Table 17 Guide for Transplanting Transplant During ———————————————————— Six-ounce cups Second to third week Four-inch pots Third to fourth week Six-inch pots (half gallon) Fourth to fifth week Eight-inch pots (one gallon) Seventh to eighth week Two-gallon containers About the tenth week Transplant into a soil mixture that is the same as (or is very like) the one in the original pots. Otherwise, the soils may have different osmotic properties, and the water may not disperse evenly. (This doesn't apply to small pots that are used for germination and are filled with vermiculture, Jiffy Mix, or other mediums.) Don't bury the stem. Keep the stem base at the same depth that it was growing. {Figure 47. Transplant when the plant is root-bound.}

Transplanting in Plastic Bags

To transplant plants that are in plastic bags, place the old bag into the larger-size bag. Put some soil mixture underneath, to bring the base of the stem to where the new soil surface will be. Cut the old plastic bag away and fill the side spaces with soil mixture. Two people make the job easier.

Supports for Plants

Under natural conditions, stems undergo stress from wind, rain, and animals. These stresses, which indoor plants do not ordinarily face, strengthen the stem. Indoor stems grow sturdy enough to support their own weight and not much more. marijuana Plant energy is used to produce more light-gathering leaf tissue, rather than wind-resistant stem tissue. Stems remain slender, usually about one-half to three-quarter inches at maturity. Since you are growing the marijuana plants for their leaves and flowers, this does not present a problem.

Healthy marijuana plants do not ordinarily need support. If many of your plants have weak or spindly stems, there is a deficiency in either light or nutrients (notably potassium). Simply not having enough light will cause the plants to elongate, with sparse foliage and weak growth. Too much red light will cause elongation, too, so make sure you include a strong blue light, if you are using incandescents or floodlights.

Hanging the lights higher than the recommended distances will cause the plants to elongate by rapidly growing up to the lights. Unlike sunlight, the intensity of artificial light diminishes dramatically with the distance from the lights. The plants respond by growing toward the light, seeking the higher intensity.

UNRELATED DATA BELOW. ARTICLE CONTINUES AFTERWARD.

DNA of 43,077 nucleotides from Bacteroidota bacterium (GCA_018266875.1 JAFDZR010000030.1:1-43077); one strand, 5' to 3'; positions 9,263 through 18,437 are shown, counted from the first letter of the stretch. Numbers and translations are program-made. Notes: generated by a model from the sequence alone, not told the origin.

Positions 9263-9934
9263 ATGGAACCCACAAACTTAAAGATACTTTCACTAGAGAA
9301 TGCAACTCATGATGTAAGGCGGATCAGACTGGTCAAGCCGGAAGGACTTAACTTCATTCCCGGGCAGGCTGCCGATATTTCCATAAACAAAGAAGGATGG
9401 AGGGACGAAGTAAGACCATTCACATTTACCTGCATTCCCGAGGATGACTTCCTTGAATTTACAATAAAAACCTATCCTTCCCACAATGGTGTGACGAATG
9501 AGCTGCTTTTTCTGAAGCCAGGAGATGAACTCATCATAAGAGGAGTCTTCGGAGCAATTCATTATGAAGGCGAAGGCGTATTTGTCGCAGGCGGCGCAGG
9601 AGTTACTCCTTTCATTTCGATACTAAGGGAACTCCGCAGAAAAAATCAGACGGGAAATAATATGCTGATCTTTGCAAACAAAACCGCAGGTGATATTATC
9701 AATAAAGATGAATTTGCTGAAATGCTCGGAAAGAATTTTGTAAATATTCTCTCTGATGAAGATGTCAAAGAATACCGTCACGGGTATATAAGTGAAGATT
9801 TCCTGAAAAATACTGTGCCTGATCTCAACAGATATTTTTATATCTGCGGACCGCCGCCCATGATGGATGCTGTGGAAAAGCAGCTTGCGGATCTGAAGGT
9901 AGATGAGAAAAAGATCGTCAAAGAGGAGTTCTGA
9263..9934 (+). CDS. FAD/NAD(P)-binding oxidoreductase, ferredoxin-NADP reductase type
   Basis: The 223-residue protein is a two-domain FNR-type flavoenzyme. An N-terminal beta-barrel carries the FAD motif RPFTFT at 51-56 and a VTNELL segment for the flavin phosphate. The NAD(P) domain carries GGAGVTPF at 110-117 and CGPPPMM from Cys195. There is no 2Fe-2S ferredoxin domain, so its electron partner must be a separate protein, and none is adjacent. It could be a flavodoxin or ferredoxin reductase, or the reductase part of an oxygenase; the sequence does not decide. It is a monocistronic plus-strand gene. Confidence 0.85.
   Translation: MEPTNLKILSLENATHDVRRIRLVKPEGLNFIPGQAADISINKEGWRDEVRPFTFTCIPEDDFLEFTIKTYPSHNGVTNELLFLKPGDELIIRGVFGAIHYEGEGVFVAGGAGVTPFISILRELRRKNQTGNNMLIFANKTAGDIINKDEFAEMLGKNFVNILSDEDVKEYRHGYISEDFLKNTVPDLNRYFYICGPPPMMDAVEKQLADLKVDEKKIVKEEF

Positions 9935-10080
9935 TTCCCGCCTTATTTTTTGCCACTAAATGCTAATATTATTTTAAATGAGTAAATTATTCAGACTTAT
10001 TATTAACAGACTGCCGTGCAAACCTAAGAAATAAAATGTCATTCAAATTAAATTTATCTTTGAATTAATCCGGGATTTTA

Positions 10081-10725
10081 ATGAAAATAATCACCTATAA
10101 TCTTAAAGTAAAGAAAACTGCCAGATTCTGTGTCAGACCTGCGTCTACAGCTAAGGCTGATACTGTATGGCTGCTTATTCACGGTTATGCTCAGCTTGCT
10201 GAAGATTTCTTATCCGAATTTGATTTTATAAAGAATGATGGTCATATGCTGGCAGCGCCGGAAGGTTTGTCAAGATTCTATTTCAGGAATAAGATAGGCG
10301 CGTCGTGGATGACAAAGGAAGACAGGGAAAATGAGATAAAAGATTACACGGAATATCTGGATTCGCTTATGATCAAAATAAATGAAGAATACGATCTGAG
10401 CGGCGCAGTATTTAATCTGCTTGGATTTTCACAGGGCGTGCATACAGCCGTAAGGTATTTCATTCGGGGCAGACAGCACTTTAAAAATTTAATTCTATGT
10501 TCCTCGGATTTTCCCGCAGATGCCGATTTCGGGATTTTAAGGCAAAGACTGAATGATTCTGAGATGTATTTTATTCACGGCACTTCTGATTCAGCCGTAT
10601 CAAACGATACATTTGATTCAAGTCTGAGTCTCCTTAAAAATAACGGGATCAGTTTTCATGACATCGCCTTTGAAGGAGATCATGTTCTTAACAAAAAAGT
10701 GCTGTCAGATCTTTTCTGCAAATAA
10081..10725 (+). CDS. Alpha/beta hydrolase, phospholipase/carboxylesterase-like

Under artificial light, some plants may need support during the seedling stage or because of accident. Depending on plant size, use straws, pencils, dowels, or standard plant stakes such as cane sticks. Set them in the soil and affix the stem with string, masking tape, or wire twists such as those that come with plastic trash bags. Do not tie string or wire tightly around the stem; make a loose loop. The stem will grow in girth and can be injured by a tight loop.

Probably the simplest method of support is to take a rigid piece of wire, form a "C" at one end and bend it to a right angle to the stem. Set the straight end in the soil and place the stem inside the "C." Pipe cleaners are ideal for seedlings. With larger plants, straighten a coat hanger and use the same method.

A common practice in greenhouses where tree seedlings are raised is to shake each plant once or twice daily. This practice simulates natural vibrations from the wind, and the plant reacts by increasing the growth around the stem. The stem grows thicker and stronger, and the tree can better fend once it is transplanted. It works the same way with marijuana. A fan blowing on the plants will also work. These practices are useful if you plan to move your plants outdoors. Otherwise, healthy indoor plants that will remain indoors need no special stem strengthening.

Uniform Growth

The light intensity from artificial lights drops dramatically as the distance from the light source increases. When the plants are not of equal height, the shorter ones receive less light and consequently grow slower than the taller ones. This compounds the situation and, left to themselves, the shorter plants will stop growing and eventually die from lack of light.

It is important to keep all of the plants close to the lights. {Figure 48. Hang the fixture at an angle corresponding to that of the tops of the plants.} This encourages stocky, full growth and can make the difference between harvesting stems and harvesting smoking material.